Editorial: Battle for the political centre
Hegemony over the political centre will be decided not on the basis of who can best humour the political centre, but rather on the basis of who appears more mature and trustworthy in addressing it.
The latest political polling data confirm a basic principle of post-junta Greek politics: The battle is fought and won in the political centre.
It is patently obvious that the comfortable lead of Kyriakos Mitsotakis and his party is attributable mainly to that segment of the electorate.
The centre today has made its choices and its inability to attract centrist voters has weakened other political parties.
With parties prone to populism as well as easy or salvation-style solutions, they do not realise that Greece essentially remains a country of centrists.
All the achievements of the post-dictatorship era (after 1974) – expanded democracy, growth, and the climbing of social classes – created an environment with prospects and capabilities and a country that for 20 years has been at the core of the eurozone.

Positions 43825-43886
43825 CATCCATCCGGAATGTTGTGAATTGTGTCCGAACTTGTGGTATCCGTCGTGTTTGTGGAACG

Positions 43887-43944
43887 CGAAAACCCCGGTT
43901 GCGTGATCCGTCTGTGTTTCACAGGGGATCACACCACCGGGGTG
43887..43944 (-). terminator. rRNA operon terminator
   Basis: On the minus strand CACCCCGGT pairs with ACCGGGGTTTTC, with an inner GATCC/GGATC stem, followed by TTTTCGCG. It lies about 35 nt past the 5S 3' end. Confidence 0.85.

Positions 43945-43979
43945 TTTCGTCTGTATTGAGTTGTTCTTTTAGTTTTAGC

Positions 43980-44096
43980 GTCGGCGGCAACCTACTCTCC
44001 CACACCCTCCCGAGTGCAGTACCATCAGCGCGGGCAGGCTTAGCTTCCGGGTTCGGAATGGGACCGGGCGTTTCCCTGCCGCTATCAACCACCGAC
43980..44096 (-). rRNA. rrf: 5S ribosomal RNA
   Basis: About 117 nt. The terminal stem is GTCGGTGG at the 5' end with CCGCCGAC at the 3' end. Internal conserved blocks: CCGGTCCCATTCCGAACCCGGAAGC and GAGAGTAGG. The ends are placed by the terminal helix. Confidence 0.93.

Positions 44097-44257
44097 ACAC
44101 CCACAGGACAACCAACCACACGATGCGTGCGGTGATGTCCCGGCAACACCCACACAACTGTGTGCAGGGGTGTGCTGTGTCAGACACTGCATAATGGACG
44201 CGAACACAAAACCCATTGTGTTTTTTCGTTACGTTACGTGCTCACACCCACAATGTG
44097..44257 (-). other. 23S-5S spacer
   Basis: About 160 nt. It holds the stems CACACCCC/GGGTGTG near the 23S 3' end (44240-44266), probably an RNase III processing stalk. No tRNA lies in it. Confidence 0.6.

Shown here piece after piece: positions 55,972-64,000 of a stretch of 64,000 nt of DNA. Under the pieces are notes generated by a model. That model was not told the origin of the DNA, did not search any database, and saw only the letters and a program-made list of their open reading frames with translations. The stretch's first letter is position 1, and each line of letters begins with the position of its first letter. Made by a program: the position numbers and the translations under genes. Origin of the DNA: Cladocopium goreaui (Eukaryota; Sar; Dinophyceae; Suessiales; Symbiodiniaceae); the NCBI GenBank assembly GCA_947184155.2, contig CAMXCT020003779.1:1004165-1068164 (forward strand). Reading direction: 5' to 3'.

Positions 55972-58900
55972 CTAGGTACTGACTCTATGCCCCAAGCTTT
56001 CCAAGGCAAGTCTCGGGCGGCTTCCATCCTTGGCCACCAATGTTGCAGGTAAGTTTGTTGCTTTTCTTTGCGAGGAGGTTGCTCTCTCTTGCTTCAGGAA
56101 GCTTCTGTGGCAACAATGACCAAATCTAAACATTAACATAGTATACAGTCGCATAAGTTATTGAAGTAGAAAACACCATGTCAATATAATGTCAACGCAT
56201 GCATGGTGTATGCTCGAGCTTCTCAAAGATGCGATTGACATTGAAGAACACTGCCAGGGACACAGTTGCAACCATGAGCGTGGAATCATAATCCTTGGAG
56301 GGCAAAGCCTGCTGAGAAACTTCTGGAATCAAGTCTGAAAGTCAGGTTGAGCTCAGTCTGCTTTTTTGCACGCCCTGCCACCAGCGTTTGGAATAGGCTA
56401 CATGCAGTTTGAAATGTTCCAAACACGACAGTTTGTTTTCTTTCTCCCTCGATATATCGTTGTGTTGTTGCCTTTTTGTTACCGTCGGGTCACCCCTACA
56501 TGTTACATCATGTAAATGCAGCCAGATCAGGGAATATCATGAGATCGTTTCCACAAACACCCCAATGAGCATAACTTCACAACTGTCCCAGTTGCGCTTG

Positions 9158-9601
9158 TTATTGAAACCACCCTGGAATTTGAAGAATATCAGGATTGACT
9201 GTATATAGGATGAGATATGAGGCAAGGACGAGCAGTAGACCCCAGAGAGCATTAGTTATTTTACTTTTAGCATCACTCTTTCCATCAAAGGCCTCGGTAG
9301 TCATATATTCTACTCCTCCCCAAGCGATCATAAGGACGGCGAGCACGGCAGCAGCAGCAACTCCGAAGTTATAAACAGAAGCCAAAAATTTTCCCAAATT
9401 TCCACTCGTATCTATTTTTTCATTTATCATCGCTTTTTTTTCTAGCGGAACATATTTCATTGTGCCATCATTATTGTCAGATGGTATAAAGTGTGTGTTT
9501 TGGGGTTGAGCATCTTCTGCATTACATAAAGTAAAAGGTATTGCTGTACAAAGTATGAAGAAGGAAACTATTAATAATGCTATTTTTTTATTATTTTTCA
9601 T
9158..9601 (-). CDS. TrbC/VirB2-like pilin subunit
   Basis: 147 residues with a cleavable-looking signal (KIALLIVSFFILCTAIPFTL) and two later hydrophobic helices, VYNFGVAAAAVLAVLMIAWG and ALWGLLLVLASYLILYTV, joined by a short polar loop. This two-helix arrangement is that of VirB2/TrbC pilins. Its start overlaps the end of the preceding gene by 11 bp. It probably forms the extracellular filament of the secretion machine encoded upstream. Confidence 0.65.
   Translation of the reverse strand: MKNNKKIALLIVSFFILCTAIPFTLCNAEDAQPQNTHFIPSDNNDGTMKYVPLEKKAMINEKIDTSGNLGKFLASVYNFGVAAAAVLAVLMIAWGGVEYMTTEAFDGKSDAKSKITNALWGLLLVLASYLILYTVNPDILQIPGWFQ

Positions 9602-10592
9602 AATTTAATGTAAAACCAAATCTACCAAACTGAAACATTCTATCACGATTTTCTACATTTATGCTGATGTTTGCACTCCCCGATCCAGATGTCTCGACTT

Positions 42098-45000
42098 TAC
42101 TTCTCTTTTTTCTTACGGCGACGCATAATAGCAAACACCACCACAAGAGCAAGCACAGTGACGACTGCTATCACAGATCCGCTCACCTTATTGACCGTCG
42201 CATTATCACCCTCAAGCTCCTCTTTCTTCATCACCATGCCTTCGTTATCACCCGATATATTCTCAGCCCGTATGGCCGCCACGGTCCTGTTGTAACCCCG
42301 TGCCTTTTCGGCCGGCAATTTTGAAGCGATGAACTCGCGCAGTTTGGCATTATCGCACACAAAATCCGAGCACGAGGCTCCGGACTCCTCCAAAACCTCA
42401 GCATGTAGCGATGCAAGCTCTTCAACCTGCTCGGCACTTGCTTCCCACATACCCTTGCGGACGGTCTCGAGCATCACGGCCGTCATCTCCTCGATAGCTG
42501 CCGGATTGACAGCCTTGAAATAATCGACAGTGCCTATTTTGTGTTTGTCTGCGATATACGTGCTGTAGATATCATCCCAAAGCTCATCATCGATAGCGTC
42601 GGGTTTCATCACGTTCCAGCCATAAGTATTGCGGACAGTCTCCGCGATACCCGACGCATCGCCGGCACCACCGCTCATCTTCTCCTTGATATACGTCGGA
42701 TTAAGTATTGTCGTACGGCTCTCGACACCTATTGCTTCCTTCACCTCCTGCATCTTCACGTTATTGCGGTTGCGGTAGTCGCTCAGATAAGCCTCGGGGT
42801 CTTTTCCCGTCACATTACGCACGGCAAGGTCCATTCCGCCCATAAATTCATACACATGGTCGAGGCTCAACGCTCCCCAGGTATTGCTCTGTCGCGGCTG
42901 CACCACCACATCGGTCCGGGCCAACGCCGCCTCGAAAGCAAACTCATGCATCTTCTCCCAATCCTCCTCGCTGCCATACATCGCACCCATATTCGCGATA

Despite a host of problems, the decade-long economic crisis did not extinguish hope or jeopardise Greece’s position.
Because the centre of the political spectrum remains the most hegemonic and seminal in terms of political representation, it holds the key to the political stage and to the predominant positions that develop on it.
Imagine a political stage without a centre, a political arena with only extremes and clashes, without syntheses but only polemics.
The centre also guarantees the functioning of institutions and transcends divisions.
It is the ground upon which the next general election will be decided.
It will be decided not on the basis of who most simplistically can humour the political centre, but rather on the basis of who appears more mature and trustworthy in addressing it.